Despite the enthusiasm of federal politicians and New Brunswick Premier David Alward, CBC and the Globe and Mail have reported skepticism about the job creation numbers by New Brunswickers. There is also serious opposition from Ontario and Quebec, based on environmental and safety concerns.

LINKS

Energy East: The Economic Benefits of TransCanada’s Canadian Mainline Conversion Project at the Deloitte website at: http://www.energyeastpipeline.com/wp-content/uploads/2013/09/Energy-East-Deloitte-Economic-Benefits-Report.pdf; A briefer (2-page) Backgrounder is available at: http://www.energyeastpipeline.com/wp-content/uploads/2013/09/Energy-East-Economic-Analysis-Backgrounder.pdf.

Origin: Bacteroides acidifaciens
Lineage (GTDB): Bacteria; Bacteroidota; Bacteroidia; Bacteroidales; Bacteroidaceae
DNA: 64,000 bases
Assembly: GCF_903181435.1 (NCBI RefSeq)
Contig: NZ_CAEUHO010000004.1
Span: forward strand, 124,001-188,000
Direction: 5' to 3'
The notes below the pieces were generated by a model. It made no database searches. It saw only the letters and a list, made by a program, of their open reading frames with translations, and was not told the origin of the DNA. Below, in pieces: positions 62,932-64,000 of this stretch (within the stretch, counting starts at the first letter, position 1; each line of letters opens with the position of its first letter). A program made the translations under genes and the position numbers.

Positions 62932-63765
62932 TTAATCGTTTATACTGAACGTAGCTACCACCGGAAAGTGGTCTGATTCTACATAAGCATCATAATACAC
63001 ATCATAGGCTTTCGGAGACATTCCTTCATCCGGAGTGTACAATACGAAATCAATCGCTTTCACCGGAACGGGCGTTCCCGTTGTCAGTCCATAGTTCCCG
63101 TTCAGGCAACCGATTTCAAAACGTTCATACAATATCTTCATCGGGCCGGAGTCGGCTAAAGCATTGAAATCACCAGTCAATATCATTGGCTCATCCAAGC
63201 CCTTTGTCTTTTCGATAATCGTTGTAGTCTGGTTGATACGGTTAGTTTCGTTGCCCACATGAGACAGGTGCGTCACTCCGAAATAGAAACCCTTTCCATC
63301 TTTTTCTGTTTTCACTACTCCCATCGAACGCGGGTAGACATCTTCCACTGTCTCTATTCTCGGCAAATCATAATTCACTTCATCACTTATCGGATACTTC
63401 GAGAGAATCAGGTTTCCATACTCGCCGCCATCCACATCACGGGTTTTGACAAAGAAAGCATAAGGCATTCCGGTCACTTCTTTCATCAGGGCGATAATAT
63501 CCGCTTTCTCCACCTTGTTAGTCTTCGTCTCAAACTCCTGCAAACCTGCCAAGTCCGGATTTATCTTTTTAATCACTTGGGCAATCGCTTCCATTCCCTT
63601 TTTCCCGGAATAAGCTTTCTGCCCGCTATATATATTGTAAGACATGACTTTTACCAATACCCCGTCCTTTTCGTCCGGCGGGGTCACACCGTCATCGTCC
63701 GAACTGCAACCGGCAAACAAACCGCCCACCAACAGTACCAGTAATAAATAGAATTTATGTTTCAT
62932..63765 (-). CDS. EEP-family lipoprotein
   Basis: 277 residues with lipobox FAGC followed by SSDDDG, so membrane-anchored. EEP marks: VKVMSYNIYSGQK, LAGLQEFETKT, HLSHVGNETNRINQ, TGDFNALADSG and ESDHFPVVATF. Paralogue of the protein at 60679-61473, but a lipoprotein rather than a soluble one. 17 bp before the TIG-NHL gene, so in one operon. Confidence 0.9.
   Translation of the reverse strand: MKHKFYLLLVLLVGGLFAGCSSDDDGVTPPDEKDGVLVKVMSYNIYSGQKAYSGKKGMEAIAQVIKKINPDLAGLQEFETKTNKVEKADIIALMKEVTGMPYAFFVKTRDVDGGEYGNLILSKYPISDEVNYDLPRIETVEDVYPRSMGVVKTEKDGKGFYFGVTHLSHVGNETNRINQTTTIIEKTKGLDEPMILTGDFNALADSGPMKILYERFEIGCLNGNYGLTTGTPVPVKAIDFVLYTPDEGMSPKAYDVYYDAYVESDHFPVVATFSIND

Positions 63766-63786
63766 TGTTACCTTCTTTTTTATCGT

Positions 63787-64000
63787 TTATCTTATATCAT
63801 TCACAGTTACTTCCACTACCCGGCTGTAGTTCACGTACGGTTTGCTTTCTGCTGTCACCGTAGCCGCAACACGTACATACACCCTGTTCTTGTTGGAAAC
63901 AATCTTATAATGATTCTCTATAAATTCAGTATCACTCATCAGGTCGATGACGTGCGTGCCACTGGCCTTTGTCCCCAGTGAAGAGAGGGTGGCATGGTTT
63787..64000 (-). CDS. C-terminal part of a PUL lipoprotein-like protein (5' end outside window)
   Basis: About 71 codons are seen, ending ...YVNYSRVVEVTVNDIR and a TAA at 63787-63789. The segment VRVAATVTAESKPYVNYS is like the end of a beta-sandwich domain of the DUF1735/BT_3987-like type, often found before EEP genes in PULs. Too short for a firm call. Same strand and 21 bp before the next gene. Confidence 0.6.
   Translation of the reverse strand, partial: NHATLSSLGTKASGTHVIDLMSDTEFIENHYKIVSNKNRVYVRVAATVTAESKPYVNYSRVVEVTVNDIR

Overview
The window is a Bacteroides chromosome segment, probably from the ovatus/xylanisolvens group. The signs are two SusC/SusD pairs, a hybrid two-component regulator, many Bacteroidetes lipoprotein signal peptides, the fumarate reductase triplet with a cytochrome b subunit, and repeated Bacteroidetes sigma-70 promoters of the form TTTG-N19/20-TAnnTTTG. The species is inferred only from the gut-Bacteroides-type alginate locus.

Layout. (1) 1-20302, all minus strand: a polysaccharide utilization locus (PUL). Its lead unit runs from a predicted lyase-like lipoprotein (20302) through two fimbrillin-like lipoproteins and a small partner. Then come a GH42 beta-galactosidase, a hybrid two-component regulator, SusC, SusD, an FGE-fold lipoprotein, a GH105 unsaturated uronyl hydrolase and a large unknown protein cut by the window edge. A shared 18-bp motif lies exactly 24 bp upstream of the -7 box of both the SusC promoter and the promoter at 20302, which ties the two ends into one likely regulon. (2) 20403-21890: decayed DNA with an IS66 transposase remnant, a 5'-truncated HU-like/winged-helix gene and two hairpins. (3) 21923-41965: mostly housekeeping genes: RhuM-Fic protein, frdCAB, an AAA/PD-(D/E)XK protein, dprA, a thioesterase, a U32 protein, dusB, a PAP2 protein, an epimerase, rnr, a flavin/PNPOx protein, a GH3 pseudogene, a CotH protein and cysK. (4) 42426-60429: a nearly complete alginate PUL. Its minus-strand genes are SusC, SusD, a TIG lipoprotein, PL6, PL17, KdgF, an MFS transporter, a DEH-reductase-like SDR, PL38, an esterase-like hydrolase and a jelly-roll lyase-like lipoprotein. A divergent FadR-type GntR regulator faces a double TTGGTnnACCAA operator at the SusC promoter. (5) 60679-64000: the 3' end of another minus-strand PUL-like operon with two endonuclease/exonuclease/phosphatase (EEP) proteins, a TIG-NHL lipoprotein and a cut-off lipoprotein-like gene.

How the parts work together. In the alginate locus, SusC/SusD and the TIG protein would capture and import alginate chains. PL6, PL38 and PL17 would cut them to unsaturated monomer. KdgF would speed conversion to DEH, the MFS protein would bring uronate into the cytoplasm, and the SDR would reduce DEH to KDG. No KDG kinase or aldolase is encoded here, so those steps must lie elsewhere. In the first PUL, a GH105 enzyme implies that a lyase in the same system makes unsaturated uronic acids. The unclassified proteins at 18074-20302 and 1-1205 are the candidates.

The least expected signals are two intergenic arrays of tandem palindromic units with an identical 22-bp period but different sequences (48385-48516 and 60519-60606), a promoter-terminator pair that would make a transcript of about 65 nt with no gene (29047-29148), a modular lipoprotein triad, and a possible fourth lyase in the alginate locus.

“TransCanada Touts National Benefits of Energy East Plan” (Sept. 10) in the Globe and Mail at: http://www.theglobeandmail.com/report-on-business/industry-news/energy-and-resources/energy-east-pipeline-will-create-2000-jobs-transcanada/article14213238/

Energy East Pipeline may create 10,000 Jobs, Study Says (Sept. 10) is at the CBC website at: http://www.cbc.ca/news/canada/new-brunswick/energy-east-pipeline-may-create-10-000-jobs-study-says-1.1699614

“N.B. Mayor adds to Chorus of Dissent against Energy East Pipeline Plan” (Sept. 12) in the Globe and Mail at:http://www.theglobeandmail.com/news/politics/nb-mayor-adds-to-chorus-of-dissent-against-energy-east-pipeline-plan/article14298359/

“TransCanada’s Eastern Path hits Snag in Ontario”(Aug. 22) in the Globe and Mail is at: http://www.theglobeandmail.com/report-on-business/industry-news/energy-and-resources/transcanadas-eastern-path-hits-roadblock-in-ontario/article13909022/

Canadian Pipelines: Funding New Eastern Markets for Western Bitumen Sparks Widespread Opposition